Skylights featured on Astronomy Picture of the Day

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Skylights featured three times on Earth Science Picture of the Day: 1 , 2 , 3 , 4 .

Orion rising

Photo of the Week.. Remembering winter's Orion makes it feel more like spring. The Winter Triangle of Betelgeuse (near center), Sirius (lower center), and Procyon (lower left) occupies the lower left quadrant of the picture. The bright object to upper left is Jupiter, which was passing through Gemini at the time.

Astronomy news for the week starting Friday, May 6, 2005.

The Moon goes through "new" this week on the morning of Sunday, May 8, when it passes more or less between us and the Sun (actually a bit south of it, thus avoiding an eclipse), rendering it invisible for a time. The morning of Saturday the 7th the Moon will appear as a very thin waning crescent low in eastern dawn, but very difficult to see. By the evening of Sunday the 8th it will have switched sides to the west, but will be even thinner and near-impossible to find. By the evening of Monday the 9th, however, you will have no difficulty spotting it in fading twilight.

If you look early enough, you might use the Moon as a guide to find">Venus, which on the evening of the 9th will be down below the Moon and just above the horizon. Now beginning to encroach on the evening sky, Venus will slowly climb the western evening sky, and will be nicely visible by the end of the month. Moving easterly through Taurus, its nighttime side awash with earthlight, the growing crescent passes just below Elnath (Beta Tauri) the evening of Tuesday the 10th and then heads toward Saturn in Gemini, which it will approach the night of Thursday, May 12.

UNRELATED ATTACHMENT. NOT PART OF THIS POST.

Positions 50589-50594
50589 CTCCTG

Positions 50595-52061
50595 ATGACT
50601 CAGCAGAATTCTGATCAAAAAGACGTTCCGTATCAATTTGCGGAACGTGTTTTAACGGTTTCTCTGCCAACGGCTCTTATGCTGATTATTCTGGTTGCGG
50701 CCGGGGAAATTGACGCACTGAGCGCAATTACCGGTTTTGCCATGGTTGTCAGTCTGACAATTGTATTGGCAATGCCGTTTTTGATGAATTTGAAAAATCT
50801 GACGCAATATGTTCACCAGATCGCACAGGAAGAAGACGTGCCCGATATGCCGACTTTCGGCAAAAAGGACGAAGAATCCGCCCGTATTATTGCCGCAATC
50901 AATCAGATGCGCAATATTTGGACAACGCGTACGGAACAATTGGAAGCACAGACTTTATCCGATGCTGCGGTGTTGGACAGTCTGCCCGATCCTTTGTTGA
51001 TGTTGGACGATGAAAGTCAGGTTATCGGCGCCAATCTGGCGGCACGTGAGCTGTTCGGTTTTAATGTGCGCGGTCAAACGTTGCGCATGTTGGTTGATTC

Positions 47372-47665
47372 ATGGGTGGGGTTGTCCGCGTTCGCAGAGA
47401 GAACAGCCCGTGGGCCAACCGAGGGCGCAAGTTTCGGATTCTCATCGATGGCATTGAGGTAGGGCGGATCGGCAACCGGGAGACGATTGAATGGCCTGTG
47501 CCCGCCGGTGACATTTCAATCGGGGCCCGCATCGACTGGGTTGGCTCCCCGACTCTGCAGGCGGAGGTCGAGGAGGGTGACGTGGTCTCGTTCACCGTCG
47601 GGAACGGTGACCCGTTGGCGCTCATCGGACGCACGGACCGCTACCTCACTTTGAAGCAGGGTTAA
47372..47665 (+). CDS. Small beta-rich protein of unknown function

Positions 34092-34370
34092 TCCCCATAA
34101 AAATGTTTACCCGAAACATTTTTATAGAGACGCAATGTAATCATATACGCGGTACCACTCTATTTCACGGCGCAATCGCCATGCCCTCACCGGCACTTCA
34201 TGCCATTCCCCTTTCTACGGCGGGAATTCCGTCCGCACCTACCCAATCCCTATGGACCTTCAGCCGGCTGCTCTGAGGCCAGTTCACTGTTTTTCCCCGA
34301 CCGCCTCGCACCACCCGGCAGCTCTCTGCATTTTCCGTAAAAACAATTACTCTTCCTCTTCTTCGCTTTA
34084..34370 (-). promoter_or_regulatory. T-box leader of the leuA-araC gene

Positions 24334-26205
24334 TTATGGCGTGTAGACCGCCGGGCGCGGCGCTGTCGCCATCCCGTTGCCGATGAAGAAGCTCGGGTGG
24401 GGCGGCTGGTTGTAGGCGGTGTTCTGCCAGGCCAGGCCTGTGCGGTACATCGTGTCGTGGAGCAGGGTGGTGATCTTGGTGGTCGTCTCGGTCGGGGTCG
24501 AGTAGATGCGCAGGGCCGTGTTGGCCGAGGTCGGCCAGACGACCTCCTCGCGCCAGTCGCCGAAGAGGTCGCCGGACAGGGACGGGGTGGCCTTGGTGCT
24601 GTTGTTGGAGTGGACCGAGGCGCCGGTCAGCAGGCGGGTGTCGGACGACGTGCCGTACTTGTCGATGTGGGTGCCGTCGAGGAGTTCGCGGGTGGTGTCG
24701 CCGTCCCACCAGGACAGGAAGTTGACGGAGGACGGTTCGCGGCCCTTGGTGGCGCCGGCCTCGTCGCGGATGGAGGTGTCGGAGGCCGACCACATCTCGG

Ever so slowly, by nightfall the ringed planet slips deeper into western skies. Crossing a benchmark of sorts, Saturn now sets at local midnight (1 AM Daylight Time). It is nicely replaced, however, by giant Jupiter, which is high in the southeast as darkness overtakes the sky and crosses the meridian to the south around 10:30 PM Daylight Time. Though rising before sunset, Jupiter is still effectively with us all night, as it does not set until after the beginning of dawn. From about 3 AM (Daylight) on, it shares the sky with Mars, which is still well ahead of Earth in orbit, and is rapidly moving to the east against the stars of eastern Aquarius to the south of the constellation's "Water Jar."

The Moonless sky may help you find all the stars of Ursa Minor's Little Dipper, which in early evening is reaching out to the east of Polaris (the North Star) and nicely set for viewing. Polaris and the front bowl stars Kochab and Pherkad, are easy to see: look roughly half way up to the north. The other stars of the handle, though, are faint and tough to pick out, while the southeastern corner of the bowl is even more difficult. Once found, though it is charming indeed. Halfway between the Little Dipper's bowl and the Big Dipper's handle, find Thuban, Alpha Draconis, which around 2700 BC served as the pole star, as the precession (wobble) in the Earth's axis takes the pole on a 47-degree-across circle around the northern sky.
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